Losing away to Newcastle with less than a minute remaining hurts us all. But just how badly does it hurt you? Like a doctor with a frowny-face chart, I want to diagnose your pain. Answer my poll and see how your pain compares to that of your fellow fans.

Villan of the Week: George Wilson

George WilsonI haven’t met George Wilson, but Rick Edwards vouched for this Memphis-born Villan, and that’s good enough for me. The more stories I learn about other American supporters, the more kinship I feel with them. Our reasons for choosing Villa are often eerily similar: it clearly takes a certain kind of person to see past the recent cash infusions that have transformed some front-running clubs to instead follow one whose best moments lie in the past—and, we believe, in the future. And I couldn’t agree more with what George says about what it means to support the team.

The Starting Eleven

Where were you born, where do you live now, and what do you do for a living?

I was born in Memphis, Tennessee, but lived all over the South before making my way here to Marquette, Michigan.

How and when did you choose Villa?

I started watching European soccer around 2006. I watched some Scottish Premier League, Serie A, and La Liga, but quickly realized the talent and history of the EPL. I knew when looking for a team that I wasn’t interested in being a frontrunner. Nine times out of ten, a U.S. EPL fan supports one of five teams that regularly are at the top of the table. What’s the fun in that? I wanted a team that had history, style, and was going to fight their way up the table. Villa fit that bill perfectly.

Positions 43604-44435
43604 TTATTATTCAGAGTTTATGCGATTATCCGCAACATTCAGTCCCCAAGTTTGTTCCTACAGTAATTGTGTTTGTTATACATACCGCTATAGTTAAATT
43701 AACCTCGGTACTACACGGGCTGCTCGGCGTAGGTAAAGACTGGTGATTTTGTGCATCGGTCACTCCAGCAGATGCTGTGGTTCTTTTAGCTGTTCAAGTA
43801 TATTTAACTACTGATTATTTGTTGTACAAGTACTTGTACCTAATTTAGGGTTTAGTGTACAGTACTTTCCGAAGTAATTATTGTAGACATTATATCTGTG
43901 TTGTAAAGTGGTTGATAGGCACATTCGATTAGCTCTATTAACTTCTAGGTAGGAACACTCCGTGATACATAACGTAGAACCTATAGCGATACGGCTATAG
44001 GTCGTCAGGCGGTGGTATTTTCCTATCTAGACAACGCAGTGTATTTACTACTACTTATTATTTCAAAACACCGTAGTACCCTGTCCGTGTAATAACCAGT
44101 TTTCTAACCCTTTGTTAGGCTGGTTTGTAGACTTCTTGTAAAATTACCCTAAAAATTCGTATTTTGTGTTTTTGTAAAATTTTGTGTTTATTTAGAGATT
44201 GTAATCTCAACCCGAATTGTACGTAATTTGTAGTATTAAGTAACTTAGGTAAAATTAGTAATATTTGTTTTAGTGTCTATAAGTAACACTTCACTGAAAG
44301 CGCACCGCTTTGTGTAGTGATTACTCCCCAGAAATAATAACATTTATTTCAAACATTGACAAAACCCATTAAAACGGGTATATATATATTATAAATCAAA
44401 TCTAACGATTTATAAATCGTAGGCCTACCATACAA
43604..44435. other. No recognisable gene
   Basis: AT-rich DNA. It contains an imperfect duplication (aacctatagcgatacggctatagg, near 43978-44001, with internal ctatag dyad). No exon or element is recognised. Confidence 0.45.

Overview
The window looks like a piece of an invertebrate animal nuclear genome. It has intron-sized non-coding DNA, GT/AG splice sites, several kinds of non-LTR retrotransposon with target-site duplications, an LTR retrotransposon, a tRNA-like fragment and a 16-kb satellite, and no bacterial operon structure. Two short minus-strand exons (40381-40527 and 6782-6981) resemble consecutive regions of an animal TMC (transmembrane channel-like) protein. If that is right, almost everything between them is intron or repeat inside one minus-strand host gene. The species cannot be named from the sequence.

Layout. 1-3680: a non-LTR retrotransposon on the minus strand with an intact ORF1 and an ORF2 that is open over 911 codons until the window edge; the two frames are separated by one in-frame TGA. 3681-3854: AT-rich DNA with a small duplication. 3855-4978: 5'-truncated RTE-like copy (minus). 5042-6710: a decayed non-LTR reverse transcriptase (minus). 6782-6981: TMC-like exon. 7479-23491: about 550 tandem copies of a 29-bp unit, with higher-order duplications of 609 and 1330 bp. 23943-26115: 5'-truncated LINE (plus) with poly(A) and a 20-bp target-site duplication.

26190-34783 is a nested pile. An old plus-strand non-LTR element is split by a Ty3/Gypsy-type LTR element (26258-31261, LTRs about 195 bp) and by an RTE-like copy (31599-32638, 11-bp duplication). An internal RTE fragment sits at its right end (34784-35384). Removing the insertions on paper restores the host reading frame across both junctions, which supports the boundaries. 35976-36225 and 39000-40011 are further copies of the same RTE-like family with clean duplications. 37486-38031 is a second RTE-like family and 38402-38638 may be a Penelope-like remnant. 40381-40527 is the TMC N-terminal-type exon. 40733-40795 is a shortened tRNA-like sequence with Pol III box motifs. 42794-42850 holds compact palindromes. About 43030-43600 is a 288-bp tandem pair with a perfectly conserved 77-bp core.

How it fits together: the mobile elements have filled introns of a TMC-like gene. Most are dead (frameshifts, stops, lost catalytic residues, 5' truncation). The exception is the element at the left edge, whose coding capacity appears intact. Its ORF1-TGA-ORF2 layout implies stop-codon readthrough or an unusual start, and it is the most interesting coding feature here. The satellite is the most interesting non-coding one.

What was your happiest moment as a Villa supporter?

Honestly, my happiest moments haven’t necessarily been associated with how the team played. My happiest moments have been when I’m able to be with lots of other Villa fans. Meeting the team in Columbus, Ohio, was a great day, but my happiest moments have been watching the team live with my fellow Chicago Villans. I’ve been told a hundred times that being a Villa supporter puts you in the company of the greatest group of fans on the planet. Every experience I’ve had with my Villa brethren has proven that true.

What was your most painful moment?

Liverpool 5 - Villa 0It was the back-to-back losses in March 2009—when we got destroyed at Anfield 5-0 and then lost at Old Trafford 3-2 with United scoring late—to two teams I despise in two successive games. Recent years have taught me to have more patience with the squad, but back in 2009 I expected to earn a Champions League spot. So the losses were all the more crushing.

Which team would you most like to see Villa beat (or beat again) this year?

Luis SuarezI’ve managed to maintain a constant disdain for Liverpool ever since I started watching Premier League. I really don’t care what happens in any given week to lots of teams, but I always like to see Liverpool lose—especially to us.

Who is your favorite player on the current squad?

It’s really hard to pick just one, but I’ll go with Gabby. He’s been the one constant across all the years I’ve been following Villa. He’s gone through a few dry spells, but he always seems to come through for us when we need someone to step up.

Who is your favorite player of all time?

I haven’t followed the squad long enough to have an all-time favorite, so I’ll stick with Gabby for this one too. I have to give an honorable mention to Olof Mellberg. If I had started following Villa a few years earlier, I suspect he would be my choice. He was a tough defender and had some skill on set pieces.